Adenovirus IκBα has been described previously (26), and construction of xiap adenovirus was done by firstly introducing a fragment encoding the myc peptide sequence MEQKLISEEDL into the adenovirus transfer vector pACCMVpLpASR+ (20). Subsequently, a 1,600-bp BamHI/XbaI cDNA fragment containing the entire coding region of human xiap was ligated and the construct was cotransfected together with pJM17, a plasmid containing the adenoviral genome with a deletion in the E1 region into 293 cells (21). Plaques appearing after 10 d of culture were subcloned on 293 cells and were tested for xiap expression on immunoblots using anti-myc mAb 9E10 (22). Purification of a large batch of the recombinant adenovirus was done by two consecutive cesium chloride centrifugations as previously described (23).
Postconfluent HSMECs and HUVECs were washed once with complete PBS and incubated at a multiplicity of infection of 100 with the respective adenovirus constructs in PBS. After 30 min at 37°C, the adenovirus was washed off and fresh medium was added. Cells were maintained for an additional 2 d before being assayed.
Analysis of DNA Fragmentation
Electrophoresis of Genomic DNA.
Cells were incubated for 3 h at 55°C (100 mM NaCl, 10 mM Tris Hcl, pH 8.0, 25 mM EDTA, 0.5% SDS, 0.47 mg/ml Proteinase K), and then incubated with 100 μg/ml RNAseA for 1 h at 37°C. After phenol– chloroform extraction and isopropanol precipitation, the DNA was dissolved in 50 μl Tris/EDTA and resolved on 1.3% agarose gel.
Quantification of Fragmented DNA.
For quantification of apoptosis fragmented DNA was determined by sandwich ELISA with antihistone coated microtiter plates and peroxidase-conjugated anti-DNA antibodies using the Cell Death Detection ELISA system from Boehringer Mannheim, according to the manufacturer's protocol.
48 h after infection cells were treated with TNF-α (500 U/ml) for 6 h or left untreated. Cells were harvested, fixed in 70% ethanol, and the proportion of cells undergoing apoptosis was determined by flow cytometric analysis (FACSort®, Becton Dickinson, San Jose, CA) after staining with propidium iodide. Cells with a DNA content <2 N appear in the sub-G1 region (M1).
Results And Discussion
Using a modified differential screening technique to identify and clone genes regulated by inflammatory mediators in porcine aortic ECs (PAECs) (23a) we have obtained a porcine homologue (piap) of the human iap gene family. Initially identified as a TNF-α–inducible gene, piap was found also to respond to the inflammatory stimuli LPS and to a lesser degree to IL-1β. Subsequently, we have tested whether members of the human iap gene family (xiap [hILP, MIHA], hiap1 [ciap2, MIHC], and hiap2 [ciap1, MIHB]; references 6–12) show similar responses to inflammatory cytokines. Using oligonucleotides specific for the different iap genes, we performed Northern blot analysis of HSMECs (Fig. 1) and HUVECs (data not shown). We demonstrate that, apart from the neuronal inhibitor of apoptosis (naip) that is not expressed in ECs, the xiap, hiap1, and hiap2 genes were strongly upregulated in response to TNF-α in HSMECs and HUVECs.
Treatment of HSMECs or HUVECs with TNF-α for up to 24 h did not lead to apoptosis, whereas the well- established TNF-α–sensitive monocytic cell line U937 became apoptotic under these experimental conditions. iap gene expression has been shown to inhibit apoptosis induced by a variety of apoptotic stimuli (12). Thus, we speculated that induced iap gene expression may prevent ECs from undergoing programmed cell death in response to TNF-α.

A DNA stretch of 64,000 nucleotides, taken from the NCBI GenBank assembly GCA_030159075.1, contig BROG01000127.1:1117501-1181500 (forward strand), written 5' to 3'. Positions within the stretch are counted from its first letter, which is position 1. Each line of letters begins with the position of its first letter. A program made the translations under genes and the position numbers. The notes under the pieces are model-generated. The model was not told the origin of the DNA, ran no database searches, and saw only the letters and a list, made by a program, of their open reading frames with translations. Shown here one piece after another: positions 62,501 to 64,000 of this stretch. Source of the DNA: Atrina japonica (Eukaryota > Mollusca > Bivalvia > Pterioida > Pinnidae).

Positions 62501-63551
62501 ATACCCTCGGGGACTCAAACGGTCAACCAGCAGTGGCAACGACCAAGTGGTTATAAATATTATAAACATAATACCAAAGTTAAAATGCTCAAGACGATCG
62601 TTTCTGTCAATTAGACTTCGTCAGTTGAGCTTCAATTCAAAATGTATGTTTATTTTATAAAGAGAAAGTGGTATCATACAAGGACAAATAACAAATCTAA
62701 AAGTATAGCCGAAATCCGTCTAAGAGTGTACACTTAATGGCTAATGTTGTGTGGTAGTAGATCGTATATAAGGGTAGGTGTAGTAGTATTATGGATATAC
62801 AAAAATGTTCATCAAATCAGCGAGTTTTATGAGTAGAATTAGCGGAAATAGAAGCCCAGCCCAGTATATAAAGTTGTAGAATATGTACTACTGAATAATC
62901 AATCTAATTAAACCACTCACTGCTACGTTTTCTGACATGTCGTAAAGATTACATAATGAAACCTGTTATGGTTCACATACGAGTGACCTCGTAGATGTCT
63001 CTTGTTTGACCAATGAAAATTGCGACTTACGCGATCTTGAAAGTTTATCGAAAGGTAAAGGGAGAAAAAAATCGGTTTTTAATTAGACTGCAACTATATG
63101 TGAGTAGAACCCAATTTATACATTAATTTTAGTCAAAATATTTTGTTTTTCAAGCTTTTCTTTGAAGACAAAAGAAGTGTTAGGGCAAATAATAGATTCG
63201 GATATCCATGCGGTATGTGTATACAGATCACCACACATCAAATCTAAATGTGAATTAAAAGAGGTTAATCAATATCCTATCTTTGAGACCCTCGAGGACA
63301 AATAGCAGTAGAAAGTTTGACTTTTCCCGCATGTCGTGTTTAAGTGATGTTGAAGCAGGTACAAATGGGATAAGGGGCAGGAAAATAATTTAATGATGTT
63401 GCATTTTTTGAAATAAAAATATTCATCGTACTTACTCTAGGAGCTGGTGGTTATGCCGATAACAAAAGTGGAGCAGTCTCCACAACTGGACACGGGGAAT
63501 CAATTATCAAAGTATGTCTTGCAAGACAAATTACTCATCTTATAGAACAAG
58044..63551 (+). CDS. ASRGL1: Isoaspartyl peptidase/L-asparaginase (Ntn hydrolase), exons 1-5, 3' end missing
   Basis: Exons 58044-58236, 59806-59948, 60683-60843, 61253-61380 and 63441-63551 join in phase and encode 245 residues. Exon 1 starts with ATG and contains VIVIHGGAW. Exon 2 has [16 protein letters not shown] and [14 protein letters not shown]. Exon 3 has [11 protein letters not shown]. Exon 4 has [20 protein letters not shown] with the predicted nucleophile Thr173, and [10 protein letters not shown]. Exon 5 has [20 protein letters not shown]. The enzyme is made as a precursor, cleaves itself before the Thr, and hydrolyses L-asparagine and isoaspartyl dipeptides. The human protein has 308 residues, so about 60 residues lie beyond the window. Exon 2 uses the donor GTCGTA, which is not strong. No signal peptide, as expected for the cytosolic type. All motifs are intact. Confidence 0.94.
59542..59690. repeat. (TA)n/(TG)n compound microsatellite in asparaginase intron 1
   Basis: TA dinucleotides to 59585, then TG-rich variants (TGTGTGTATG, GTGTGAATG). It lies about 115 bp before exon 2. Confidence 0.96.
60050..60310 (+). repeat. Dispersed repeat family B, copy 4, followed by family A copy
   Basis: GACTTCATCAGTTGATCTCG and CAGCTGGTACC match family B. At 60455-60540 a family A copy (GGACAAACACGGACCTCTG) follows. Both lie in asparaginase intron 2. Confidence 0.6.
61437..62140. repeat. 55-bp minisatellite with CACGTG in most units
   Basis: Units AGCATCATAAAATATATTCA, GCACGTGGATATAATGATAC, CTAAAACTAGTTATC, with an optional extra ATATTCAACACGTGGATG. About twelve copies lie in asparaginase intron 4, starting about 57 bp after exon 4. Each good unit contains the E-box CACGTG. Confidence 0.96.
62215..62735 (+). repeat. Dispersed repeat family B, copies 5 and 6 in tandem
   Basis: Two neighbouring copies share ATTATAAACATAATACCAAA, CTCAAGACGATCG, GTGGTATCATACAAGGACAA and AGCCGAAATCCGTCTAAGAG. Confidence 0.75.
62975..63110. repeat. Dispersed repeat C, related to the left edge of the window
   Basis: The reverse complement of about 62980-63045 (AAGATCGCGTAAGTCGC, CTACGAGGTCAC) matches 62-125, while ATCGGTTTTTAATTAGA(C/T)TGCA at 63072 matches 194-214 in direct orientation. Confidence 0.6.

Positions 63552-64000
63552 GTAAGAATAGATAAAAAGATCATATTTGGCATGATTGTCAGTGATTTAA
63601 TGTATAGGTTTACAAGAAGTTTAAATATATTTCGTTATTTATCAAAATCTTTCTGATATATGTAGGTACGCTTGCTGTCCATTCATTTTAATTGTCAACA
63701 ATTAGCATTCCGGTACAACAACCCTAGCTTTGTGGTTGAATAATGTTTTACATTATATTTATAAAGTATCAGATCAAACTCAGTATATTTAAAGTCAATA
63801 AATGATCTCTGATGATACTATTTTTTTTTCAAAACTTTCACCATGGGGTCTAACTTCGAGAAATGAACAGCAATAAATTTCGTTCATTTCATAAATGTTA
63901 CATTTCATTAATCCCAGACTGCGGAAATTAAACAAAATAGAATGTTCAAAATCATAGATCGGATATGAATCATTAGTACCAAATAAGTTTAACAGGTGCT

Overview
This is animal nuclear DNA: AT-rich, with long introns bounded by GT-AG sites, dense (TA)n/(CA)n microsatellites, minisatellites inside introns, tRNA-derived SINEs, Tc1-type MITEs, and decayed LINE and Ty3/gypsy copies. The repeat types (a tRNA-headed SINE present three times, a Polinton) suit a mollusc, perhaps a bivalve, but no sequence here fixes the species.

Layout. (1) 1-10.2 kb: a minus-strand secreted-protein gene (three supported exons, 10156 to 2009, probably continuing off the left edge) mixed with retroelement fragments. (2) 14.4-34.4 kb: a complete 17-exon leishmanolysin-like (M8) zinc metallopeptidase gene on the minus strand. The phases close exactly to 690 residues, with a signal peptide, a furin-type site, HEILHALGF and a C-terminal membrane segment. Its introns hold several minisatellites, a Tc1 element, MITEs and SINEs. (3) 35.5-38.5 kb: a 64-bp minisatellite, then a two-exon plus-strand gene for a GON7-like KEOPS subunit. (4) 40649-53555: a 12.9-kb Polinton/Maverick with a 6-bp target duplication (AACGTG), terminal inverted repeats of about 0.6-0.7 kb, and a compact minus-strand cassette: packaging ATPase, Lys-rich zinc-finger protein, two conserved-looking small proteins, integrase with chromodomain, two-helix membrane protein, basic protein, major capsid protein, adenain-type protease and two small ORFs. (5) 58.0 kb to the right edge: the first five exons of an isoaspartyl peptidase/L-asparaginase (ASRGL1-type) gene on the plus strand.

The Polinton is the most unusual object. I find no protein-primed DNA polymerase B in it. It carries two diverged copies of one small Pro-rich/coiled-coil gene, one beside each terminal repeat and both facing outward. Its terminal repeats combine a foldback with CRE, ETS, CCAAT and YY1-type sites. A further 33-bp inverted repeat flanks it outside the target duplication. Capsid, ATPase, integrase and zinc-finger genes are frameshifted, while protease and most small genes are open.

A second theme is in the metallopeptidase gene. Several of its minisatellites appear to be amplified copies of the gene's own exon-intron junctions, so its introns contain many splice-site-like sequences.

TNF-α is a proinflammatory cytokine whose pleiotropic biological effects are signaled through two distinct cell surface receptors, TNFR 1 and TNFR 2 (2). It is known to be a potent activator of NF-κB that has been shown to be the central mediator of gene regulation in the inflammatory response of activated ECs leading to leukocyte adhesion and thrombosis (24, 25). Therefore, we tested whether NF-κB was involved in upregulation of iap genes in response to inflammatory stimuli. Having shown previously that expression of IκBα from a recombinant adenovirus vector abolishes NF-κB-dependent upregulation of inflammatory genes such as IL-1β, IL-6, IL-8, and vascular cell adhesion molecule 1 in LPS-stimulated ECs (26), we used this adenovirus-IκBα construct to investigate whether NF-κB inhibition also impairs iap gene expression. HUVECs and HSMECs were infected with either a control adenovirus or the recombinant adenovirus IκBα (27). After 2 d, cells were stimulated with TNF-α for 4 h and probed for xiap, hiap1, and hiap2 expression. As shown in Fig. 2, the expression of all three iap genes tested in adenovirus IκBα– infected ECs was suppressed, indicating that the upregulation of iap genes is controlled by activation of NF-κB.
We then raised the question whether blocking the activation of NF-κB would actually sensitize ECs to TNF-α–induced apoptosis. Indeed, ECs infected with the recombinant adenovirus IκBα construct started to die ∼6 h after TNF-α stimulation. To demonstrate that the apoptotic program is involved in cell death, genomic DNA was isolated from dying cells. As shown in Fig. 3, genomic DNA from IκBα-expressing and TNF-α–treated cells, but not from control virus–infected or nontreated cells, showed the DNA fragmentation pattern characteristic for apoptosis. Thus, inhibition of NF-κB activation renders ECs TNF-α sensitive, indicating that induction of apoptosis in ECs can occur independent of NF-κB.
These data suggested that TNF-α–induced expression of iap genes could be required to protect ECs from undergoing apoptosis. To directly demonstrate the ability of iap genes to prevent ECs from TNF-α–induced apoptosis, we coinfected HUVECs with recombinant adenovirus constructs expressing myc-tagged xiap and IκBα, respectively. Infection with recombinant adenovirus IκBα alone and stimulation with TNF-α–induced apoptosis in HUVECs (Fig. 4,B, c and d). Coexpression of xiap and IκBα (Fig. 4,B, f ) reduced the percentage of apoptotic cells to background levels obtained in TNF-α–treated or nontreated HUVECs (Fig. 4,B, a and b). A recombinant adenovirus expressing green fluorescent protein (27) was used as a control to show that adenovirus infection itself had no influence on apoptosis induced by TNF-α in IκBα-overexpressing cells (Fig. 4,B, g and h). Expression of myc-tagged xiap in infected HUVECs was demonstrated by Western blots stained with anti-myc mAb (Fig. 4 A).